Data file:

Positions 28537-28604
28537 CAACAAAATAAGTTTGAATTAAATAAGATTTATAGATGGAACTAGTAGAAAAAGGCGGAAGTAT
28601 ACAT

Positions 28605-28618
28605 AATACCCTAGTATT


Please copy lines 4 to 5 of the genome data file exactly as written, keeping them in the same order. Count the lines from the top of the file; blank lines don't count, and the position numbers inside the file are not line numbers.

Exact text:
Positions 28605-28618
28605 AATACCCTAGTATT